Realizing should be liberating. You can, after a certain amount of hard work, say to yourself: "I made that story work. Now I'm going to move on." Keep doing that and one day you might find yourself thinking: "today I start work on my masterpiece."

It is important to just write. To get words onto the page. Nanowrimo is a really good way to develop your narration, your style, your voice. You should totally do it.. But it won't teach you a damn thing about what makes a good story.

What I do with a book you haven't written yet is help you to develop the story.

The development help that I offer, is all about discovering the story that you want to write. About asking the right questions, about finding the shape; about identifying the animal hidden under the tar. It can be a matter of drawing parallels with books you have read. It can be a matter of discovering your objective or identifying the theme that you want to explore. It can be a matter of identifying and explicitly describing the structure of the type of story you want to write.

But you don't need to talk to a specialist in story development**** to do this. You do need to have someone to talk to. Spouses can be good, if they have the patience. Parents, too, since they're likely to listen.***** Writers' groups and forums are good. It isn't other people's ideas and opinions that will help you develop your idea, though. It is your effort to articulate it. Each time you explain it to someone, you force yourself to turn a vague idea into a communicable explanation. That process will develop your idea for you.

Hmmm... am I talking myself out of customers here? I'll leave that up to my authors to reply.

I believe that until you have practised enough times to have really learned to do it, you can't develop a story alone. You have to have someone to talk to about it.


* think of Biggs Darklighter, and the whole evolution of the scripts of Star Wars Ep. IV.
** actually it's a bit of a cliché that this kind of process affects men more than women, though I only have anecdotal evidence of this myself. I don't happen to like using s/he, so I alternate between male and female imagined authors more or less at random***.
*** thinks: can you alternate at random?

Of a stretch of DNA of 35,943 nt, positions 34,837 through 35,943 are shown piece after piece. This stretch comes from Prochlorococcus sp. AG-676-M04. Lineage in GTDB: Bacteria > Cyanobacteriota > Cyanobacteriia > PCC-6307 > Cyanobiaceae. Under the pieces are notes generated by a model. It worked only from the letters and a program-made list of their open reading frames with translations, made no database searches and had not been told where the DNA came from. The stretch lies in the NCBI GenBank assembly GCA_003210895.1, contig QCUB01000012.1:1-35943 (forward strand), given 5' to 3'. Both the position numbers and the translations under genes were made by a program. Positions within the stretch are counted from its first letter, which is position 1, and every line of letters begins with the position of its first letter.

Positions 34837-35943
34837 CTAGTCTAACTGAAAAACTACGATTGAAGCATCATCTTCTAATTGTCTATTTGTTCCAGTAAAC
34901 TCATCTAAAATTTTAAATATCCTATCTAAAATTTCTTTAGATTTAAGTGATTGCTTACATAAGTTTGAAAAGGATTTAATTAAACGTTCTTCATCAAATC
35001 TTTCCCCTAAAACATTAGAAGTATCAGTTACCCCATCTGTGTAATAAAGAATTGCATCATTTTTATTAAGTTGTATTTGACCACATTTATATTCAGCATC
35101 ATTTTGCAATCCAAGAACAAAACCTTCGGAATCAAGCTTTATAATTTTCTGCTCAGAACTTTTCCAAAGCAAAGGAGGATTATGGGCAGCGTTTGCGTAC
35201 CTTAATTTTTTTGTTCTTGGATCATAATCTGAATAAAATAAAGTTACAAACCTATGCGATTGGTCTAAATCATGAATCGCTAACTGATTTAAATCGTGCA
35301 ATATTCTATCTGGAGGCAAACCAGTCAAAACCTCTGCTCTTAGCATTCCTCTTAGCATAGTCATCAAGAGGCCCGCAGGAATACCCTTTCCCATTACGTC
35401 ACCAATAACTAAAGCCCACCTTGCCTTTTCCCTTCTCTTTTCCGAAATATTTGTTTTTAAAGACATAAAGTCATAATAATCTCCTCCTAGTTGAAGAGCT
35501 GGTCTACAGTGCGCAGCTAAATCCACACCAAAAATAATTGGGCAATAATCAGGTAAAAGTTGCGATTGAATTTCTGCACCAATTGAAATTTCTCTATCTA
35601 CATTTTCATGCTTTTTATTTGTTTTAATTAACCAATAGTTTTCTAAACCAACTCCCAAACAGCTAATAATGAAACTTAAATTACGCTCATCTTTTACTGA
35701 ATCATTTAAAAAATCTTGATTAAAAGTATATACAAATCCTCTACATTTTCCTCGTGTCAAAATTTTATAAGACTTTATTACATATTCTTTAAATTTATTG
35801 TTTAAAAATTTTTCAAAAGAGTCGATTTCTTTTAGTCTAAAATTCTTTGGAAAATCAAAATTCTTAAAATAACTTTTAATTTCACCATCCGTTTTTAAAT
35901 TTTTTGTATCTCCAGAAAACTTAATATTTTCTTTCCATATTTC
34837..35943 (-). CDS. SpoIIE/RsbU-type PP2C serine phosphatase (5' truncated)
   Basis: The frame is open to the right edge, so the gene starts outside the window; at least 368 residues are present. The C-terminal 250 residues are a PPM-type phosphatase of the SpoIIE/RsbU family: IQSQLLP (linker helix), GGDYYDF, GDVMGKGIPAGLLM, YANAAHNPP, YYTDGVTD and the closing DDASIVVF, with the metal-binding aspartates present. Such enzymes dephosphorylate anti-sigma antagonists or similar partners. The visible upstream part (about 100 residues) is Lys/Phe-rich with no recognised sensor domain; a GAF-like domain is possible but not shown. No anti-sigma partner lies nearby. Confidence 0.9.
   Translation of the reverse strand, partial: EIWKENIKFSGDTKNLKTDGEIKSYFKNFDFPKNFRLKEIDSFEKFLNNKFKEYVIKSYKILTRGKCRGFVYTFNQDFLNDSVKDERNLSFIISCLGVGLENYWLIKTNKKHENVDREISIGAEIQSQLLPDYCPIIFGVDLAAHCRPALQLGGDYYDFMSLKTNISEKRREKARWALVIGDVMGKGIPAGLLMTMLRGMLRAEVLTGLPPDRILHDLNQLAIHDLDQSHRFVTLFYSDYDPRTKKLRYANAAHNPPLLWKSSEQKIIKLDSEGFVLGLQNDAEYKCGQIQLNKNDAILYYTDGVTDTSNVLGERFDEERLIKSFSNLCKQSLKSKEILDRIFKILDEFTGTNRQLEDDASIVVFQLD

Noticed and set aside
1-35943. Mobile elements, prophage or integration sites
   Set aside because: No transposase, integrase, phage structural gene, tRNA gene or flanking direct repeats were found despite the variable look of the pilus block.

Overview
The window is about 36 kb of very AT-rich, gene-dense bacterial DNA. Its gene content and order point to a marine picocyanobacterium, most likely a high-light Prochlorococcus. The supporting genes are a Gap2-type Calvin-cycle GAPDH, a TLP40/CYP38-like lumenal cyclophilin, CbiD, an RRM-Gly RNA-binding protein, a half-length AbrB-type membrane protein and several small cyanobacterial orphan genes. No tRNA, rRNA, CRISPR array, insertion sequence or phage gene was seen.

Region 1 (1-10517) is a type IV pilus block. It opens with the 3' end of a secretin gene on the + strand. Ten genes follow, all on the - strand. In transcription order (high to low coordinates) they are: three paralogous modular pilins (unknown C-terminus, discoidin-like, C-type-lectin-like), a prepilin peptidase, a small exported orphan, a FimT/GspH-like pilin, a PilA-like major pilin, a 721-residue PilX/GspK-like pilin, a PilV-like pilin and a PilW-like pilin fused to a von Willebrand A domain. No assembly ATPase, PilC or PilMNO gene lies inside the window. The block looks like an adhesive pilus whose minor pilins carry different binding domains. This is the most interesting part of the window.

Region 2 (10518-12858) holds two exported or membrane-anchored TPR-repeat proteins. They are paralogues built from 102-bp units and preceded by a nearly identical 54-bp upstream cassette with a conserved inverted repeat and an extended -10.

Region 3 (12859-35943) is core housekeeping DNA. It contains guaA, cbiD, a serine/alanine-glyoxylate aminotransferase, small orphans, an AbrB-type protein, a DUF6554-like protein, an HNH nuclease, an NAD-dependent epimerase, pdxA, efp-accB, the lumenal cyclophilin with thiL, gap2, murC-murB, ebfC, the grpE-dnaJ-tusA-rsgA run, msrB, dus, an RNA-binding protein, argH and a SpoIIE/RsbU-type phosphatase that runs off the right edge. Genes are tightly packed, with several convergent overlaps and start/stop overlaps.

**** you don't need to talk to me, either.
***** that came out badly. I didn't intend to suggest that spouses won't listen. Logically, though, they wouldn't have to. I'm just making it worse, aren't I?



My eight-year-old daughter, a very conscientious student, was revising her times-tables for a test this morning. She actually got up ten minutes early (without an alarm) so that she could have extra time to prepare.

As she was working through them at the breakfast table, she commented on how much she loves the seven times table, and it reminded me of the peculiar relationship that I had with those numbers when she got to seven times seven.

I always found the tables of the odd numbers easier to remember, and some of the products easier than others. Six times seven I could work out easily but couldn't memorise. Seven times seven was . . . special.

When I heard my daughter saying it, my first reaction was:

"Surely she's too young for that number?"

It was as if there was some innate mystery or adult danger associated with forty-nine; a rite of passage like fresh coffee, reaching the age of consent, or learning to drive.

So much so that my second reaction was:

"Where the hell did that come from?"

Forty-nine was a special number for me, not just because it was easy to remember, but because it was part of that special group of numbers that can only be divided by themselves, 1 and their whole number square root. Rarer than primes, and so both stranger and more precious.